Efficiency 75%
OG 1.048
FG 1.011
IBU 23
ABV 4.82% (expected)

So it's now fermenting away, I'll leave it for about 10 days before bottling. 

Update 28/11/2017

The K97 yeast has an ideal fermentation range of 15-20ºC, I pitched at 18ºC which was as low as I could reasonably get with my immersion chiller and 12ºC ambient water temperature. After 24 hours I noticed the temperature of the fermenter had risen to 20ºC, meaning I needed to chill it somehow. Short of emptying the fridge which wouldn't have been too popular I had to resort to a  more basic method. By wrapping the fermenter in a wet towel and standing it in a pan of cold water the temperature came down to 18ºC within 24 hours and stayed at 17ºC for the duration of the fermentation period. Luckily for me my fermenting buckets fit neatly inside my pan.

Hi-tech cooling system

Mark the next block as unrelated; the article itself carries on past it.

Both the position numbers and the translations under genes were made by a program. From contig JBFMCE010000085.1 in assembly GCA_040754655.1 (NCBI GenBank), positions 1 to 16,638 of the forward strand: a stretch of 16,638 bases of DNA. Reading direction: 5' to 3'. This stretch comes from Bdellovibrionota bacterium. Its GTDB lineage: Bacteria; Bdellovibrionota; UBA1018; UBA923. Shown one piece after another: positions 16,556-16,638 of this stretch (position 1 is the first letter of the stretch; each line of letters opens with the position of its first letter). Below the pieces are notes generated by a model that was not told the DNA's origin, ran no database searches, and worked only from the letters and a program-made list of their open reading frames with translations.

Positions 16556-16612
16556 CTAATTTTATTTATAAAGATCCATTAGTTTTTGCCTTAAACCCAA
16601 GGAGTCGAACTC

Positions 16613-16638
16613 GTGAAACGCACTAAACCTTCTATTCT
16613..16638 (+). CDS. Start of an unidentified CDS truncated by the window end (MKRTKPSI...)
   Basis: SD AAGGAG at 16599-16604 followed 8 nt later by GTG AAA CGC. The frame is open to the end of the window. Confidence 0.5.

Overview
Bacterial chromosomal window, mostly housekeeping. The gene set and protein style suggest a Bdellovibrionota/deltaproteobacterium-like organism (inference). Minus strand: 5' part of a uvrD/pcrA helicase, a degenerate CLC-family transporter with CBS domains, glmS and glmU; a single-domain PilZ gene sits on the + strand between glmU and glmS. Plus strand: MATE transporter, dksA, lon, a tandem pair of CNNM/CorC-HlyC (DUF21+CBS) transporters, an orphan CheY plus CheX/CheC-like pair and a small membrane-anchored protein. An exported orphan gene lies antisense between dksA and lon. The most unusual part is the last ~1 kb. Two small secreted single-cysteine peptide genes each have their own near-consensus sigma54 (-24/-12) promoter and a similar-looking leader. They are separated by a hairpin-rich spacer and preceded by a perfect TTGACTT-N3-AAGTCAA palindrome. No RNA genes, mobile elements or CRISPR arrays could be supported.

Update 31/01/2018

After several weeks conditioning in a temperature controlled area (under the stairs - temperature 10-12ºC in January) I tried this beer and have to say am well pleased with the result. It's crisp and clean but with that distinctive Kolsch-y flavour. I think the attention I paid to temperature for fermentation and conditioning has paid off.

Unfiltered and unfined!

Tuesday, 14 November 2017

Brewday 01/11/17 Sierra Nevada Pale Ale Clone

Using up free hops

A local microbrewery kindly offered my homebrew club some surplus hops, obviously we took advantage of this and found ourselves in possession of a substantial amount (by homebrewing standards) of Northdown and Cascade. After splitting them between us we had to decide what to do with them so it was proposed that we all attempt to brew a clone version of Sierra Nevada Pale Ale and bring it along to taste at the December meeting. 

There are plenty of recipes online and most of them share a few common traits; A simple malt bill of pale and crystal, and lots of cascade hops.


  • 4.5kg Maris Otter
  • 0.3kg Crystal Malt 45L
  • 24g Northdown 7% (60 min)
  • 23g Northdown 7% (25 min)
  • 21g Cascade 4.2% (10 min)
  • 50g Cascade 4.2%(0 min)
  • 130g Cascade (dry hop 6 days)
  • 1 pk Safale US05 Ale Yeast
  • Mash for 1 hour at 68ºC
  • Boil for 1 hour